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C.D. Warner, et al., comp.  The Library of the World’s Best Literature.
An Anthology in Thirty Volumes.  1917.
 
Slavery and Punishments for Crime
By Sir Thomas More (1478–1535)
 
From ‘Utopia

THEY do not make slaves of prisoners of war, except those that are taken in battle; nor of the sons of their slaves, nor of those of other nations: the slaves among them are only such as are condemned to that state of life for the commission of some crime, or, which is more common, such as their merchants find condemned to die in those parts to which they trade, whom they sometimes redeem at low rates; and in other places have them for nothing. They are kept at perpetual labor, and are always chained, but with this difference, that their own natives are treated much worse than others; they are considered as more profligate than the rest, and since they could not be restrained by the advantages of so excellent an education, are judged worthy of harder usage. Another sort of slaves are the poor of the neighboring countries, who offer of their own accord to come and serve them; they treat these better, and use them in all other respects as well as their own countrymen, except their imposing more labor upon them, which is no hard task to those that have been accustomed to it: and if any of these have a mind to go back to their own country,—which indeed falls out but seldom,—as they do not force them to stay, so they do not send them away empty-handed….  1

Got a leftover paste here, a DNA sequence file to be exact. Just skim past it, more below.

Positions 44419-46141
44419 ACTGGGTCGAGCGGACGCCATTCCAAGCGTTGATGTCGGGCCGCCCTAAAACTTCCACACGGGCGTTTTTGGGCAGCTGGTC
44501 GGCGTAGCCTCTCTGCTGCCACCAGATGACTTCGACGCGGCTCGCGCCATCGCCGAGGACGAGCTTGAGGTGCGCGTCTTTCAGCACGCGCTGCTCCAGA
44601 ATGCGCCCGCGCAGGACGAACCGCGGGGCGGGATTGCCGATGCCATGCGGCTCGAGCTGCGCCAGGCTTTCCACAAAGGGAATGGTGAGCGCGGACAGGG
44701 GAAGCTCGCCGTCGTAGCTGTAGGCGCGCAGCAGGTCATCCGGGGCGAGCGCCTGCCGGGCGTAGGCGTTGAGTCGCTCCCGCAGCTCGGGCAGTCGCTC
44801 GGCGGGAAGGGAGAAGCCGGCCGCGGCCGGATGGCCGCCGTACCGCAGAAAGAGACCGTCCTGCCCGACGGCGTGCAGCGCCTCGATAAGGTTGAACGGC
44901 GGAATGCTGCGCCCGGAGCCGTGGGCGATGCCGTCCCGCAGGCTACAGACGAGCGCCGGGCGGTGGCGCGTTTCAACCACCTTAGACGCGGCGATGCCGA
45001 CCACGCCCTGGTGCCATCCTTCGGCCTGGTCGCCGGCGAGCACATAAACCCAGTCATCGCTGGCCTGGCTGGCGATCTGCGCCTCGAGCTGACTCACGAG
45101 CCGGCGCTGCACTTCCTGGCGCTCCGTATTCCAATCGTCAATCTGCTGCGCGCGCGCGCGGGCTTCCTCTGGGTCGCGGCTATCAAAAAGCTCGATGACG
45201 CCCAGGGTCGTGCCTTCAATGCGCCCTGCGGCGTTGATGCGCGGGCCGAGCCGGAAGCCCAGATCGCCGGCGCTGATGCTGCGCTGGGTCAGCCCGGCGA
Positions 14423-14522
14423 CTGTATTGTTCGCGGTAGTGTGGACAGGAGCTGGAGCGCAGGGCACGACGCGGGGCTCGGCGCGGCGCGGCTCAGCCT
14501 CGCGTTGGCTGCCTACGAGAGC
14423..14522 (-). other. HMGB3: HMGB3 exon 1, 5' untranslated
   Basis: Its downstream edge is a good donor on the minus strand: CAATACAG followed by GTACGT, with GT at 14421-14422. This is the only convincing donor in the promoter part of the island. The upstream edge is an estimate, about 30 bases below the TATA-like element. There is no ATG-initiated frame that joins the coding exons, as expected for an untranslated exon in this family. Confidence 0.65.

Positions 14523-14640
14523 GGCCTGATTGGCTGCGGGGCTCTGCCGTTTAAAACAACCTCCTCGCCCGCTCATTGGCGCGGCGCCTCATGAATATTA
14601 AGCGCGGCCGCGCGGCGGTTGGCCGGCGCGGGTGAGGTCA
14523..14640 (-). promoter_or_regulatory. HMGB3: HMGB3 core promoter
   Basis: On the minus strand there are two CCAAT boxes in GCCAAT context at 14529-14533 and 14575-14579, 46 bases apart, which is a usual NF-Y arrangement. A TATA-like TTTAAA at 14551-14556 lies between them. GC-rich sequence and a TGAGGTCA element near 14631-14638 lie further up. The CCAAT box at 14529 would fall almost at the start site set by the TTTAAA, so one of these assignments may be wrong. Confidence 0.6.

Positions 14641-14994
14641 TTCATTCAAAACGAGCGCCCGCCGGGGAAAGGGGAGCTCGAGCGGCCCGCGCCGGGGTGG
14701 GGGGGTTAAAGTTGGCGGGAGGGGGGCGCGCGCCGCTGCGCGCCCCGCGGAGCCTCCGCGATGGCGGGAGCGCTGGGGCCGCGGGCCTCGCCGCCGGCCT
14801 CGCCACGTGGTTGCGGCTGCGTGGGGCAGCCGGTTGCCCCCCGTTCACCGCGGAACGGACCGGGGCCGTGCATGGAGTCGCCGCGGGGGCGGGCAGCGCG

Their law does not determine the punishment for other crimes; but that is left to the Senate, to temper it according to the circumstances of the fact. Husbands have power to correct their wives, and parents to chastise their children, unless the fault is so great that a public punishment is thought necessary for striking terror into others. For the most part slavery is the punishment even of the greatest crimes; for as that is no less terrible to the criminals themselves than death, so they think the preserving them in a state of servitude is more for the interest of the commonwealth than killing them; since as their labor is a greater benefit to the public than their death could be, so the sight of their misery is a more lasting terror to other men than that which would be given by their death. If their slaves rebel, and will not bear their yoke and submit to the labor that is enjoined them, they are treated as wild beasts, that cannot be kept in order neither by a prison nor by their chains; and are at last put to death. But those who bear their punishment patiently, and are so much wrought on by that pressure that lies so hard on them that it appears they are really more troubled for the crimes they have committed than for the miseries they suffer, are not out of hope but that at last either the Prince will by his prerogative, or the people by their intercession, restore them again to their liberty, or at least very much mitigate their slavery.  2
 
 
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